I began working at EZ Rampz in February and was placed in charge of managing a warehouse filled with sites that we install several times throughout the year in New York. While the traveling can be cumbersome at times, I’m grateful for it because it’s allowed me to reconnect with my grandmother who I’d gotten to see less than a handful of times in the five years prior. I now see her several times a month and have built a better relationship with her than ever before. I wouldn’t say that I was any more selfish than any other child, but the relationship between her and I had always been one in which she gave, and I received. If I wanted some new and sugary cereal that my parents wouldn’t buy for me, I knew if I told grandma that she’d have a box waiting for me that summer when I came to visit. Now though, I have the chance to repay her for all the memories and smiles that she gave to me. I want to be able to make life more enjoyable for her now.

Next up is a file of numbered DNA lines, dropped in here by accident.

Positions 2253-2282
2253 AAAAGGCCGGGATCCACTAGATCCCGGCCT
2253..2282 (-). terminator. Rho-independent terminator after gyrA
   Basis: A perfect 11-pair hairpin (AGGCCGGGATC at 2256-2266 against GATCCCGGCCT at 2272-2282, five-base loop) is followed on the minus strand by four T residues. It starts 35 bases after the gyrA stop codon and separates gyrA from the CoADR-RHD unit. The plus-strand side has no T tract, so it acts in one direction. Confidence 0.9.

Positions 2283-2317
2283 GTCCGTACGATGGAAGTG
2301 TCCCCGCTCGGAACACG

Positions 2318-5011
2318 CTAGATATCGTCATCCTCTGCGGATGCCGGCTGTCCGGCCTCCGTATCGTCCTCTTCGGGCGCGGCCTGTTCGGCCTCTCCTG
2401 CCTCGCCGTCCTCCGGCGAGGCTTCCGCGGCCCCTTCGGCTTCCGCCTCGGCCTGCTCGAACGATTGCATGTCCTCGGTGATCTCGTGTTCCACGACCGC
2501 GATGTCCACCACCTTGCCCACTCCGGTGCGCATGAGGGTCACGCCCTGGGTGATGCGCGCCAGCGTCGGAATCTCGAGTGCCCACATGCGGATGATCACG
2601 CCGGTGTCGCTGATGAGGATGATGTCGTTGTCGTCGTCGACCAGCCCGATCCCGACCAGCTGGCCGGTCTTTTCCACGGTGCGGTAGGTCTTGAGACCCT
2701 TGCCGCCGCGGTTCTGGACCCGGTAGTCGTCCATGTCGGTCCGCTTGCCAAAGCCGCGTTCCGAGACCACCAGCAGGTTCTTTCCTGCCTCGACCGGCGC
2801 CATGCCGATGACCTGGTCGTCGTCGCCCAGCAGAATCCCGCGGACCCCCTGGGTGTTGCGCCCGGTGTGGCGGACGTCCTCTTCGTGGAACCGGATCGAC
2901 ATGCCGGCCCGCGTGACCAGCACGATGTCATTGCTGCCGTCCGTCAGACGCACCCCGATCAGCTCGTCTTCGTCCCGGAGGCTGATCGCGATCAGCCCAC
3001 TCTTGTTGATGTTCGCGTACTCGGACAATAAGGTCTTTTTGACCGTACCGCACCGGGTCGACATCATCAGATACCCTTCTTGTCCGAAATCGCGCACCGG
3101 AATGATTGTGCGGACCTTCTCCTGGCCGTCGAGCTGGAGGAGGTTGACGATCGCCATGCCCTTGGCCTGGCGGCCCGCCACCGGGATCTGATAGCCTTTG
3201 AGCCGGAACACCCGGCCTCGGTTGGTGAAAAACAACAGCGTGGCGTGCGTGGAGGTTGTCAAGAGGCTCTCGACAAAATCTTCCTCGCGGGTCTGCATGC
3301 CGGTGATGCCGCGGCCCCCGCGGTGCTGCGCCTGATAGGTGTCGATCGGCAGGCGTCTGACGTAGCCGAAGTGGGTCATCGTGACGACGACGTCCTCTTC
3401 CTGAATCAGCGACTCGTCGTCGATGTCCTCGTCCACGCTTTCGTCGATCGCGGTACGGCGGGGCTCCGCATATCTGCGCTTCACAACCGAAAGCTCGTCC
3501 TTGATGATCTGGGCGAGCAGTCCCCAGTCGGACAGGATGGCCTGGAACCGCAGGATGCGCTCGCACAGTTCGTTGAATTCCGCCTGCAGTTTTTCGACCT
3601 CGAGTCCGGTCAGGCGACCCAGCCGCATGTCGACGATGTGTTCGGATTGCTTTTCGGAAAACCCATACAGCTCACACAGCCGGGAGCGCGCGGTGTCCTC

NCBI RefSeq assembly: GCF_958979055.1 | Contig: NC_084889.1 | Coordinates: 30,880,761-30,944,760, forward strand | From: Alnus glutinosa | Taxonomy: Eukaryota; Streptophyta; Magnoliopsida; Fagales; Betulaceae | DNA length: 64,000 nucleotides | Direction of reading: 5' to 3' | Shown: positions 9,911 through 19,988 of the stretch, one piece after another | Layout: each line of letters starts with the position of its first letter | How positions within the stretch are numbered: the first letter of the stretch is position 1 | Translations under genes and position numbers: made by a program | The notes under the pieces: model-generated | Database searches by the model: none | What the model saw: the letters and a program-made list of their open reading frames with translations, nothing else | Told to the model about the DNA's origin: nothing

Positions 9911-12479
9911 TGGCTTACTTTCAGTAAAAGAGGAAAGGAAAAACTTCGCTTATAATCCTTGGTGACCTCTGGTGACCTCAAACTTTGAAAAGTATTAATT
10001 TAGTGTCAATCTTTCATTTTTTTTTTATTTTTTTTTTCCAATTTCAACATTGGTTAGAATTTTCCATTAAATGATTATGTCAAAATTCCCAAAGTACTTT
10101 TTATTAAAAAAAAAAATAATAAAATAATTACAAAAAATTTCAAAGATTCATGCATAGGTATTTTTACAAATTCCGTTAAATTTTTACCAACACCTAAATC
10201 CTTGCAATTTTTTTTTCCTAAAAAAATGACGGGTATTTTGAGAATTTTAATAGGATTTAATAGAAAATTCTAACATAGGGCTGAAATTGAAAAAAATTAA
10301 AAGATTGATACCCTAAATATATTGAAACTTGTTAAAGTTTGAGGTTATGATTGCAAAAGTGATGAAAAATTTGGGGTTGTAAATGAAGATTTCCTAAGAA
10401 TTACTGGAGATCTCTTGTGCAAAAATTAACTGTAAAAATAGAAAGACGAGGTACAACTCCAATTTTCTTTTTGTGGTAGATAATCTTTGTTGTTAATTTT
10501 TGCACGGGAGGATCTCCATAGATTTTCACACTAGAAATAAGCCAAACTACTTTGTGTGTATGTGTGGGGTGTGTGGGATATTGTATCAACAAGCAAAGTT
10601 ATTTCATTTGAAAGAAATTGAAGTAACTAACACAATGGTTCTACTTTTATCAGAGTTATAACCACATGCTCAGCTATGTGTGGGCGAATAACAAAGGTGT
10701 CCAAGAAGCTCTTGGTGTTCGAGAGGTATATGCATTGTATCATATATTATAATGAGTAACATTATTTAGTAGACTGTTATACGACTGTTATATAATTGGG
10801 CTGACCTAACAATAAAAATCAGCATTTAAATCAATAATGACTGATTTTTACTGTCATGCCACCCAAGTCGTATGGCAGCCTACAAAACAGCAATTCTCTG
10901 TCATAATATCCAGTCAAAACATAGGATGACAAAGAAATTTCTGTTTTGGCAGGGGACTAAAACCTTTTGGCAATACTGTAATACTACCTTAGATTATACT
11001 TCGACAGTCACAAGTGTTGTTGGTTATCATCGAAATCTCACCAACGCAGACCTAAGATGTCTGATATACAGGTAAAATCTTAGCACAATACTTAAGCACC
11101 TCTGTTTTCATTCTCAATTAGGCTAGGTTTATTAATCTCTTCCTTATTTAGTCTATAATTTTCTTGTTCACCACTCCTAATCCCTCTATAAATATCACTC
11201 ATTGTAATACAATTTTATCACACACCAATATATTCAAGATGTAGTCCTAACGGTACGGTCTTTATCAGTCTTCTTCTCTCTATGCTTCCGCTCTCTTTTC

My grandma lives alone with limited mobility. Grandpa died a few years back in a shower accident. So I know firsthand the dangers she faces each day, and it worries me sick. Last time I was up there I saw her struggling down the stairs to her unfinished basement to try and surprise me by washing my clothes before breakfast – thankfully I woke up in time to stop her. The idea is an extremely sweet gesture by her, but significantly riskier with her mobility than you would think. Her process is to throw the laundry down a thirteen-step staircase, then walk backwards slowly while gripping a wooden rail that wobbles more than any support device has any right to. Finally, the battle is half done. She faces sideways and holds onto the rail tightly as she steps up a single stair at a time to return upstairs. The action is noticeably tiring for her and she stops after every handful of steps to rest, and cough. Somehow, she still must go back down to get the laundry and carry it back up the stairs as well. I don’t know how she manages this last step, as I’ve never let her do it while I’m present and able to do it for her. But I know she’s done it before on her own, and I know she’ll do it again. But not for much longer.